Yet thanks to the growing incomes and greater travel opportunities many Belarusians get familiar with the Western wine drinking culture. We tried wines from different countries and continents and we now know the difference. In the last ten years many of our friends have literary turned into true wine connoisseurs who are able to tell the difference between South African Chardonnay and Australian Sauvignon. To substitute these wines with the domestic produce made from grapes cultivated in yet non-existent vine groves of Gomel Oblast and Brest Oblast will not be possible. As the quality of wine depends on the sort of grapes, soil, number of sunny days in a year, average annual temperature, winemakers’ skills, methods and terms of aging, hundreds of years of tradition after all! This is a fact.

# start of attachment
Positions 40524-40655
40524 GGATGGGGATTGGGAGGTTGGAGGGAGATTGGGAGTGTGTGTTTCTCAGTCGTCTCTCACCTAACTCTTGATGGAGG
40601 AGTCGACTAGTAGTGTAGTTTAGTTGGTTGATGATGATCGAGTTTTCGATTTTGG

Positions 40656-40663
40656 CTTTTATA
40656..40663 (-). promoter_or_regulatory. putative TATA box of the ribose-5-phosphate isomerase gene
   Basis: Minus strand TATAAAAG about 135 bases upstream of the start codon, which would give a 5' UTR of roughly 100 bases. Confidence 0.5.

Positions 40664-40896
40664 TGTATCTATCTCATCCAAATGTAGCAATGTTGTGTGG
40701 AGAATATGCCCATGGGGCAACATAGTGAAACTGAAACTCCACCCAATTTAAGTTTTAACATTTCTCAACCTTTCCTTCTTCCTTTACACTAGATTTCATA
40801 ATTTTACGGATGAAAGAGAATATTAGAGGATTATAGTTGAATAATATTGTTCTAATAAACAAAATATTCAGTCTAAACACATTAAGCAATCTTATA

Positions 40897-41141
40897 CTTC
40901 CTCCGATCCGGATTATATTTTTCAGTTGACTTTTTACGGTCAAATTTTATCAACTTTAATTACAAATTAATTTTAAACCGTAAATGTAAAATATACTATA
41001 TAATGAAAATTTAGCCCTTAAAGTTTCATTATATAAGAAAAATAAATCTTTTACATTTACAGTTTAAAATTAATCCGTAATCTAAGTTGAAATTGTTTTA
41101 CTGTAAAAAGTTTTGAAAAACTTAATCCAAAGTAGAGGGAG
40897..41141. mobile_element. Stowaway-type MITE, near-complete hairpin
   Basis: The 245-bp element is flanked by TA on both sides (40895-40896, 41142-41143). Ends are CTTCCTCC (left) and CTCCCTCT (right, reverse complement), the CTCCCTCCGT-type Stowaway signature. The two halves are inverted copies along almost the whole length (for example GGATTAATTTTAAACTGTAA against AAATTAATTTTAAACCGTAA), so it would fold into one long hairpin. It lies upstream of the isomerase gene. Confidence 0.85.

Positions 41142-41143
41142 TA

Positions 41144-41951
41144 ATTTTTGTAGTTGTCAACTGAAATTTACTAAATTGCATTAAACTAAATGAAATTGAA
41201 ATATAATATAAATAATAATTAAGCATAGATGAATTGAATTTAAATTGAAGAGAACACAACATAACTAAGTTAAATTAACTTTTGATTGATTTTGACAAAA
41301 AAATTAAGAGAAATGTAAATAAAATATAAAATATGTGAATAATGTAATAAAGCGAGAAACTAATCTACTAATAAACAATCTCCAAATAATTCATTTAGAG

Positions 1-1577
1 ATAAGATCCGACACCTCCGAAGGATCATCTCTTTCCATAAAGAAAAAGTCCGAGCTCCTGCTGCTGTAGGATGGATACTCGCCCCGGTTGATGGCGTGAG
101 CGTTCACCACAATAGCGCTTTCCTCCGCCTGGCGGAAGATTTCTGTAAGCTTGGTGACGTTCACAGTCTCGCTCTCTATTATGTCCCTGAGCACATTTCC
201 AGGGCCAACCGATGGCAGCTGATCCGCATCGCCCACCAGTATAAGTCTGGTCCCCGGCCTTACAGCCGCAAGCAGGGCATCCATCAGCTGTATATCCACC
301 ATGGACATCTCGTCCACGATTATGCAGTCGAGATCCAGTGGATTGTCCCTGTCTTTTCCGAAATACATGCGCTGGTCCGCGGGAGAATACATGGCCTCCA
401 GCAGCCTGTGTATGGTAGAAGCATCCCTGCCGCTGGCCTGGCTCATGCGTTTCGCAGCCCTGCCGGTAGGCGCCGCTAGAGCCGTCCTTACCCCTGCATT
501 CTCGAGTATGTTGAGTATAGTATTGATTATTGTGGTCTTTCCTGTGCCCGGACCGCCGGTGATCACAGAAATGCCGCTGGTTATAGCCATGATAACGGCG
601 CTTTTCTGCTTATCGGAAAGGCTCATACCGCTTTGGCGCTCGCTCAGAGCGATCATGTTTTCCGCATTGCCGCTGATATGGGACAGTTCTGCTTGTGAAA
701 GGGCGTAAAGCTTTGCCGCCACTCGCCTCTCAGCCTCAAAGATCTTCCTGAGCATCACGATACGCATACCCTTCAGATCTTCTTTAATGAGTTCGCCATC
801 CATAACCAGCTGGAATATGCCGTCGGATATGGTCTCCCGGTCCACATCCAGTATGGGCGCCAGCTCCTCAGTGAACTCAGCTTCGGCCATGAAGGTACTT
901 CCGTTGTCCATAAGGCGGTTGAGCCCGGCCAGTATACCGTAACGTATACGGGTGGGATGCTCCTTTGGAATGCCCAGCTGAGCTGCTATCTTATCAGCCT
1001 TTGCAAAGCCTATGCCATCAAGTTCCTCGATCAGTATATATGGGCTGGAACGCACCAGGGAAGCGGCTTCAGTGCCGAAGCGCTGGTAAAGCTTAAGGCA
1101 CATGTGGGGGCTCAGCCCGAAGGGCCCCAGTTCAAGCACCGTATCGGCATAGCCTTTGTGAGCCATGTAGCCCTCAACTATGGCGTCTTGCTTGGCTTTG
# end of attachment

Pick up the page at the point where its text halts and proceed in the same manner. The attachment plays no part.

So do we have no choice but to import? Will we never be able to make a decent substitution to French, Italian or even Moldavian and Georgian wines?
Substitution, not Replacement
Experts of Minsk Grape Wines Factory believe in the opposite. Although they agree that it is impossible to make wine of the same quality as in France and Italy in our climate, it does not mean that the Belarusians are doomed to drink imported wine paying to foreign
businessmen for the whole production process.
Wine production is a long technological chain that includes processes that cannot be carried out in Belarus due to objective causes (for instance, vine cultivation, wine production, aging in special oak barrels with certain temperatures and humidity, etc.), but there are also operations that are quite doable here. Given the Belarusian wine factories are adequately equipped, of course.